It’s a fairly certain bet that in mid-twentieth century Rabun County the only person to exchange Christmas cards with Eleanor Roosevelt and to keep Martin Luther King, Jr.’s number beside her phone was Lillian Smith. What did her Rabun neighbors think of the first white woman in the South to call for an end to segregation? Was Smith seen as the nice lady who ran a summer camp for rich girls or as the celebrity author of a scandalous best-seller about interracial romance?
Born in Jasper, Florida in 1897, Lillian and her parents and siblings moved to Rabun County when she was fifteen. Her parents, and later in 1925 Lillian alone, operated Laurel Falls Camp, a summer camp for well-to-do young girls. Her writing career began with a small literary magazine she co-edited as an outlet for liberal writers, and she herself often contributed articles on race relations.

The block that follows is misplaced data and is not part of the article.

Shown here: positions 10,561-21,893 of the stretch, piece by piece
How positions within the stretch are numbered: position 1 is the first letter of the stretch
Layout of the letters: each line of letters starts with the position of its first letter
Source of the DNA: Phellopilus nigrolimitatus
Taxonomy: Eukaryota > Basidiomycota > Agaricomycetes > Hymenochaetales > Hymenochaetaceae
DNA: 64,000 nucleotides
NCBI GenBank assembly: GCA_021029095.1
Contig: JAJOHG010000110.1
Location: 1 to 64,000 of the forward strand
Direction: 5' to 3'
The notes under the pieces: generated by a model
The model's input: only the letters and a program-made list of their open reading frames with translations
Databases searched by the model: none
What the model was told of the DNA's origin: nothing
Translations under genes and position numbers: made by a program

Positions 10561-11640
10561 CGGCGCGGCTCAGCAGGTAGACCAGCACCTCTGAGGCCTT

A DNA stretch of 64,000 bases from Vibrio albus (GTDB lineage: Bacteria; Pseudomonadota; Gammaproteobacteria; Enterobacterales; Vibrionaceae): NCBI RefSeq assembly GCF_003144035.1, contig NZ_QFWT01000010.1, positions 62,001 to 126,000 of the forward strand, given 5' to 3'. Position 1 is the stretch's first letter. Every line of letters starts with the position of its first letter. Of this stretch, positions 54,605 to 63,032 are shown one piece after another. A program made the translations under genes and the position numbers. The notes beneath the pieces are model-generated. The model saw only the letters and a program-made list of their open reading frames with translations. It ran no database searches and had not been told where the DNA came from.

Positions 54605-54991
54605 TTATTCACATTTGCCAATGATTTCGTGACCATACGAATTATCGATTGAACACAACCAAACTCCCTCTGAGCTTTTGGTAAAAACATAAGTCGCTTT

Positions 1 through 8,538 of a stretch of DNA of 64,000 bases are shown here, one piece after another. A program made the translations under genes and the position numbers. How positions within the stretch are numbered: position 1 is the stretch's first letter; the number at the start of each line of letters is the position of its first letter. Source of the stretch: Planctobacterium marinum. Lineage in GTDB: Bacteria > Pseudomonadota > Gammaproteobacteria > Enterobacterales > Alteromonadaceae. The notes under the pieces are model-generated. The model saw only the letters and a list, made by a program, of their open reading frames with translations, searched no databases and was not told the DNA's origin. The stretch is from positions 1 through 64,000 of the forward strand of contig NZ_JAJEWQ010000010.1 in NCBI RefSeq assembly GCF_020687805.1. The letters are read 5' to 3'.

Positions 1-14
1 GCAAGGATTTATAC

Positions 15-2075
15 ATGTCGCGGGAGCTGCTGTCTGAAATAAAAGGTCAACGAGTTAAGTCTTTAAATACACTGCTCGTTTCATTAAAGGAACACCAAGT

Lillian Smith’s social activism extended to the operation of her summer camp. Miss Smith’s intent at Laurel Falls, as she wrote to a camper’s mother, “to wake up the little sleeping beauties that our Anglo-American culture has anesthetized or rather put in a deep freeze.” She helped the daughters of upper-class Southerners begin to question their world and to envision change.
Lillian Smith received the Georgia Women of Achievement Award in 1999. At the induction ceremony, she was described as “controversial … but she steadfastly maintained the strength of her beliefs and … to write and speak openly against racism and segregation.” Smith’s 1956 letter to Martin Luther King, Jr. was also quoted. “My warmest greetings to you and your congregation,” she wrote, “and to your people, who are my people too; for we are all one big human family. I pray that we shall soon in the South begin to act like one.”
At the turn of the twentieth century, Rabun County remained largely isolated from the outside world. This would change dramatically with the coming of a railroad which also brought tourism, logging and dam building.
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